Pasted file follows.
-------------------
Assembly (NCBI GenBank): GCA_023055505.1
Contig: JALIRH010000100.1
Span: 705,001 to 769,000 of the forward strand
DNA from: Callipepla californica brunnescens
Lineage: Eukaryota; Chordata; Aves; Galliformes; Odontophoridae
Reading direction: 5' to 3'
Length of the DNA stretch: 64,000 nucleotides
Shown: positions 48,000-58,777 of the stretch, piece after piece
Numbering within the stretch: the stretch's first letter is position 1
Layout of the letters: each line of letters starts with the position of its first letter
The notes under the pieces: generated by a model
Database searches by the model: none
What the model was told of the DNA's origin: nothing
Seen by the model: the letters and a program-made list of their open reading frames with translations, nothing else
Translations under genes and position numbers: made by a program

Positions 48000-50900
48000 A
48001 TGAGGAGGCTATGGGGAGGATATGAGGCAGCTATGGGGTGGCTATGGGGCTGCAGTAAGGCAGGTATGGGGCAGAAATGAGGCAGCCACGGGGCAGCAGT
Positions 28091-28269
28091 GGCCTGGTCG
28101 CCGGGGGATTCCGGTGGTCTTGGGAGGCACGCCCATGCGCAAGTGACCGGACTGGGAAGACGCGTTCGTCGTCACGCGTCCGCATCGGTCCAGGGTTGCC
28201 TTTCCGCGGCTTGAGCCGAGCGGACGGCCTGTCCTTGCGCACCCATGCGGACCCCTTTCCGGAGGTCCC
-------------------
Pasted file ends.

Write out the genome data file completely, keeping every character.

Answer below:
Assembly (NCBI GenBank): GCA_023055505.1
Contig: JALIRH010000100.1
Span: 705,001 to 769,000 of the forward strand
DNA from: Callipepla californica brunnescens
Lineage: Eukaryota; Chordata; Aves; Galliformes; Odontophoridae
Reading direction: 5' to 3'
Length of the DNA stretch: 64,000 nucleotides
Shown: positions 48,000-58,777 of the stretch, piece after piece
Numbering within the stretch: the stretch's first letter is position 1
Layout of the letters: each line of letters starts with the position of its first letter
The notes under the pieces: generated by a model
Database searches by the model: none
What the model was told of the DNA's origin: nothing
Seen by the model: the letters and a program-made list of their open reading frames with translations, nothing else
Translations under genes and position numbers: made by a program

Positions 48000-50900
48000 A
48001 TGAGGAGGCTATGGGGAGGATATGAGGCAGCTATGGGGTGGCTATGGGGCTGCAGTAAGGCAGGTATGGGGCAGAAATGAGGCAGCCACGGGGCAGCAGT
Positions 28091-28269
28091 GGCCTGGTCG
28101 CCGGGGGATTCCGGTGGTCTTGGGAGGCACGCCCATGCGCAAGTGACCGGACTGGGAAGACGCGTTCGTCGTCACGCGTCCGCATCGGTCCAGGGTTGCC
28201 TTTCCGCGGCTTGAGCCGAGCGGACGGCCTGTCCTTGCGCACCCATGCGGACCCCTTTCCGGAGGTCCC